How high performance computers could save your life
It would take many millions of years to process 100 trillion statistical tests by hand. But in the past five to ten years, the speed and scale of data processing have increased to such an extent that we can now process 100 trillion statistical tests in just hours. And this technology could well save your life.
Researchers are using high–performance computers (HPC) to ask questions and find computational solutions that were previously beyond our comprehension. They’re using HPC to solve the riddles of complex disease.
Predicting which cell types underpin disease
Dr Joseph Powell is using this technology to examine single–cell data and predict which cell types underpin disease.
“It takes 10,000’s of 100’s of individual cells to understand which cells are contributing to disease, and doing things that other cells aren’t,” Dr Powell explains.
“We can then take that data and create diagnostic tools for early detection of disease.”
Finding patterns with genomics
Professor Grant Montgomery is using high–performance computers to identify variation in reproductive traits and increased risk for reproductive diseases.
“The developments in DNA sequencing and genotyping parallel the advances in technology,” he says.
“We need computing power to handle bigger questions. We need to look at huge samples so that we can find reliable patterns in the data.”
Professor Montgomery says we’ve gone from looking at one position in the genome to looking at 10 million, which dramatically speeds up our rate of discovery.
“Instead of looking position by position across the genome we can look at all of the positions at once and do that on lots of individuals. Some papers now have 500,000 people by 10 million positions in the genome.”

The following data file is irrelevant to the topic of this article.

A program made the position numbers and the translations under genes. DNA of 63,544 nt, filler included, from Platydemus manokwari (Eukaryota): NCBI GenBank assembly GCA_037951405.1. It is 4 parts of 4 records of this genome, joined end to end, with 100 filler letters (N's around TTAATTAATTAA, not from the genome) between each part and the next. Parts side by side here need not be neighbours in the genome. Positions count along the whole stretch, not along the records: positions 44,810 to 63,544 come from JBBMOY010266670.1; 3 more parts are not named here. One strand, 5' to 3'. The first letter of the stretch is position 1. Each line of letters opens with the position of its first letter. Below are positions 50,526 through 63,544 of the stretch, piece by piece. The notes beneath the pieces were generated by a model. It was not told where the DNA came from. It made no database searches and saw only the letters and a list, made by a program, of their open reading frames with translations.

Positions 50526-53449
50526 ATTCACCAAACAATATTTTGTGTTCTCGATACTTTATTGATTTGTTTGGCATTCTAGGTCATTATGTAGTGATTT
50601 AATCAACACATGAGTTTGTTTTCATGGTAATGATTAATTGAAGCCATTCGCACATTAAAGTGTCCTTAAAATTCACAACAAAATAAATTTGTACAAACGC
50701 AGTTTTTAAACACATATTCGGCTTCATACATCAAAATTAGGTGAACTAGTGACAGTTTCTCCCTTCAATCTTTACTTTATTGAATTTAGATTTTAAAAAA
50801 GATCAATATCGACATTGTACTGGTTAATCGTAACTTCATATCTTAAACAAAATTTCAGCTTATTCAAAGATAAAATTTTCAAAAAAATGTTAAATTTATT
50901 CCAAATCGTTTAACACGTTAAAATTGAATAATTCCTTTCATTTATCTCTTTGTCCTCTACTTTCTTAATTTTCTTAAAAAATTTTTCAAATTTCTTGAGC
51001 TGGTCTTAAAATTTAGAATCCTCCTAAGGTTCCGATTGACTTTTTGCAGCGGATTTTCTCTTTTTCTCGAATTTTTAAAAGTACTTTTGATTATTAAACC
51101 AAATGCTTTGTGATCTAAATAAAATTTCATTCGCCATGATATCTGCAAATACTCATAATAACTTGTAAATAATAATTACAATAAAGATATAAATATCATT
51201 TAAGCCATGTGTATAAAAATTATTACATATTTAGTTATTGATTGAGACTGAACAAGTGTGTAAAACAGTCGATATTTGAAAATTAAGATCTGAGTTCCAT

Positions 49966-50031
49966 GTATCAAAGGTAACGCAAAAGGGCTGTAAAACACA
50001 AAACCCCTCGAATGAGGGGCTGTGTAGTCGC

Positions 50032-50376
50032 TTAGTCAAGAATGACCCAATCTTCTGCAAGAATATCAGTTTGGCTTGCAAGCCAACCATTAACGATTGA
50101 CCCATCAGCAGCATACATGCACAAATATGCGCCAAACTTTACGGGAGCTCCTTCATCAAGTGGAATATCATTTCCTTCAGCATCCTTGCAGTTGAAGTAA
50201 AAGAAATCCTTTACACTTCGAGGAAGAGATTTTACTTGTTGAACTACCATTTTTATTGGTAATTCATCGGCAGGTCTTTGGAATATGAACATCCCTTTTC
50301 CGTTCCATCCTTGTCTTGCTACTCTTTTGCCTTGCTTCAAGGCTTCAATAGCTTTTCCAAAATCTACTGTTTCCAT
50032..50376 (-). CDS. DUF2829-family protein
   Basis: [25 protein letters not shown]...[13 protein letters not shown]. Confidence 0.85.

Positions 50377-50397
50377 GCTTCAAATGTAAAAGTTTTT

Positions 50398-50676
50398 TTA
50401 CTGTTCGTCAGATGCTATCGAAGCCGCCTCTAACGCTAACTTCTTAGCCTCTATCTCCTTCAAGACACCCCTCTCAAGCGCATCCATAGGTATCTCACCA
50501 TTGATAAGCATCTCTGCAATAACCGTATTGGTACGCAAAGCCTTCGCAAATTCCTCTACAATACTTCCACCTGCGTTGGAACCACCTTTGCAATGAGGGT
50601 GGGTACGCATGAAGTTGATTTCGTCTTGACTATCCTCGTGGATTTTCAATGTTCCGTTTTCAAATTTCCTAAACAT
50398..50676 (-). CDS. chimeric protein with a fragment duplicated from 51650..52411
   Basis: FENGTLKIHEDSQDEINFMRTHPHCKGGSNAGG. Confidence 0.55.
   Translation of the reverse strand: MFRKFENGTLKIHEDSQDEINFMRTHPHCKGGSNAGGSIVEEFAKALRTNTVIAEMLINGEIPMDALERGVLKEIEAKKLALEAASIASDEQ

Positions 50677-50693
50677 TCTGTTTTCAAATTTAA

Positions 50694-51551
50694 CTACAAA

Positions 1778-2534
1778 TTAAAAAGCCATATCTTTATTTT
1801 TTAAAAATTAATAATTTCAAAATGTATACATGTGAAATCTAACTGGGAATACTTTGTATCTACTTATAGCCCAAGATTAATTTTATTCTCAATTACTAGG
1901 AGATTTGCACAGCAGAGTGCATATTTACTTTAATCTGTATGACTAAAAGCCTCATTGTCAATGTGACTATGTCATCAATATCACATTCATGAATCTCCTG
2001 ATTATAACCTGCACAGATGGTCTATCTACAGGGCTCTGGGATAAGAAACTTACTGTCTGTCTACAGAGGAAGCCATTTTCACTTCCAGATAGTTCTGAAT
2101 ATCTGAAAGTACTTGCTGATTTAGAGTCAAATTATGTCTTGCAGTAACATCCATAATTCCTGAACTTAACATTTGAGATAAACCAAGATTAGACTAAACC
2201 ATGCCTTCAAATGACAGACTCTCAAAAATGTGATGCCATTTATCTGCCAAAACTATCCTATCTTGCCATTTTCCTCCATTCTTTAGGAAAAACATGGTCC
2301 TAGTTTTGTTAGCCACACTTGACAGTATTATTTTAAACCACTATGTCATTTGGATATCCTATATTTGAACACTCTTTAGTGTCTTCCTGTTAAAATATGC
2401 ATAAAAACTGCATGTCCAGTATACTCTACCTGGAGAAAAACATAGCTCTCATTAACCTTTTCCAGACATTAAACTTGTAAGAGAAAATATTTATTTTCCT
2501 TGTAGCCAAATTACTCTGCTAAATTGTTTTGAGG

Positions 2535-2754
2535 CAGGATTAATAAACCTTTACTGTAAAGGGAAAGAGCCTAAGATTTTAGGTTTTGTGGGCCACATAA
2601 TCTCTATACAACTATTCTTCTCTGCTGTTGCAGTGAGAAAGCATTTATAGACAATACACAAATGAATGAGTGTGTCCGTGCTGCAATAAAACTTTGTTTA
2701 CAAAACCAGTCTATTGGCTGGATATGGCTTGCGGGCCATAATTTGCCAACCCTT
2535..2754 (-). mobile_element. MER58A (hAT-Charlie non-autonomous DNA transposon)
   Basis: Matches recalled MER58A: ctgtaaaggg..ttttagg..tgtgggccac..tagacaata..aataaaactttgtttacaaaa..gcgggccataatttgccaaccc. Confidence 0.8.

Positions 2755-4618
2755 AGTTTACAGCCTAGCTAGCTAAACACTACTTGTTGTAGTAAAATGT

Connecting scientists around the globe
High–performance computing is also connecting scientists around the globe. Collaborators on opposite sides of the world are working together, which results in 24/7 progress on a problem.
Dr Cas Simons has been collaborating with researchers internationally to uncover the genes responsible for some of the world’s rarest genetic disorders, such as Temple Verstser Syndrome (TBS).
“Once the responsible gene is identified we can progress to animal and cell models and then to developing treatments,” he says.
Reconstructing cells at ultra–high magnification in 3D and 4D
The processing of imagery by high–performance computers is the other area where technological advancements are helping to make life–saving discoveries.
As laser microscopes develop to probe deeper into the inner workings of our bodies, high–speed computers are required to process the images captured.
Professor Jenny Stow uses this technology to reconstruct cells at ultra–high magnification in three dimensions and four dimensions (moving 3D images) to examine them in health and disease.
“We can collect and record so many examples of what cells are doing, which allows us to look at hundreds and thousands of cells instead of one. So, we can use this to figure out what we can expect to see with cells,” Professor Stow explains.
Computer programs and machine learning techniques then allow the computers to analyse and build models for the data.
“Eventually we’ll be able to replace long arduous and expensive tests with computer learning.”